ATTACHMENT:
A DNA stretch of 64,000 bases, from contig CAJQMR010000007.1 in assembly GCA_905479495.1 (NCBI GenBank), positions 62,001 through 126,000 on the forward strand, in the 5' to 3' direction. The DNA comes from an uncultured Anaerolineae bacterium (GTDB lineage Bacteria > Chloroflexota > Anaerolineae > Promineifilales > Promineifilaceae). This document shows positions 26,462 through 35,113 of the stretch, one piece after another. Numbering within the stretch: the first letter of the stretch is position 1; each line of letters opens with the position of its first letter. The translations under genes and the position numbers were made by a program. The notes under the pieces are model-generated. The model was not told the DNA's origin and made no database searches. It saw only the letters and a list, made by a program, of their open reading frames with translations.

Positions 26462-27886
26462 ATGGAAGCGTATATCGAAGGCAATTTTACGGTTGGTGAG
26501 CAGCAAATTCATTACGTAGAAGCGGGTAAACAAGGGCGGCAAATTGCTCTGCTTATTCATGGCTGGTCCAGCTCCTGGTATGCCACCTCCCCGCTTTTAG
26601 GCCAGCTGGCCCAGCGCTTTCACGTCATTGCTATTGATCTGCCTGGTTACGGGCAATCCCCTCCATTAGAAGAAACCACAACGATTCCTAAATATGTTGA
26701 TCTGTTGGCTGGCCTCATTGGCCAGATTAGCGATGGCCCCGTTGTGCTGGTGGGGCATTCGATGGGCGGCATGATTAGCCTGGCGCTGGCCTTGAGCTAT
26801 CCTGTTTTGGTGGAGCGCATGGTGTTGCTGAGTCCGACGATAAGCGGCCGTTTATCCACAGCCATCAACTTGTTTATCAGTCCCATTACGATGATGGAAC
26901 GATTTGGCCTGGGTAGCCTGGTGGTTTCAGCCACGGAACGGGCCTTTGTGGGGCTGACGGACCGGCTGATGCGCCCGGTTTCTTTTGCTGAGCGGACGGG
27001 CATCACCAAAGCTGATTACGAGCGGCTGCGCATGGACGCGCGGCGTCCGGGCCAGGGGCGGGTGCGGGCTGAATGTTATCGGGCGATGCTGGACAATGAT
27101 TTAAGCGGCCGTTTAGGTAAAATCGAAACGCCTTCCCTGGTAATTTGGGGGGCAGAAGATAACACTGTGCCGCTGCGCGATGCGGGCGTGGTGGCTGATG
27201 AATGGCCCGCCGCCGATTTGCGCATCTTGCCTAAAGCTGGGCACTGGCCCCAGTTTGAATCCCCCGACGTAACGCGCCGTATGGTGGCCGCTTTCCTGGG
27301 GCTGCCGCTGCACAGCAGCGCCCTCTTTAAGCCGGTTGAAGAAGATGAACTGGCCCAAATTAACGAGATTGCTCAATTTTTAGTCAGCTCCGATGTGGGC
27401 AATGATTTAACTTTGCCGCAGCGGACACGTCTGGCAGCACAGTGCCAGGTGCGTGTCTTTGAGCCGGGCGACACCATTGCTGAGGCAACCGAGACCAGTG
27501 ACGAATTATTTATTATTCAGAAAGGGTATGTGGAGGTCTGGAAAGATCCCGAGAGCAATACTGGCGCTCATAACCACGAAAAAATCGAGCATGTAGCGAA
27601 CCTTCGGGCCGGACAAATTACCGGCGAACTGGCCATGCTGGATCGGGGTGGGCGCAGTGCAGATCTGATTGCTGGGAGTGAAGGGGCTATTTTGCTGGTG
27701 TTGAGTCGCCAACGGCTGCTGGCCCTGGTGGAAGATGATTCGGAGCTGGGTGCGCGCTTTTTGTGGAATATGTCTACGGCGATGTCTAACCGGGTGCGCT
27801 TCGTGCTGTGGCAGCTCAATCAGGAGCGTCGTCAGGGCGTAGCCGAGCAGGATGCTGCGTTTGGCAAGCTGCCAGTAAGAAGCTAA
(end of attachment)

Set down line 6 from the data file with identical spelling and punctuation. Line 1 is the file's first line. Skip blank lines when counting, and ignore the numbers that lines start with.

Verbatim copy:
26701 TCTGTTGGCTGGCCTCATTGGCCAGATTAGCGATGGCCCCGTTGTGCTGGTGGGGCATTCGATGGGCGGCATGATTAGCCTGGCGCTGGCCTTGAGCTAT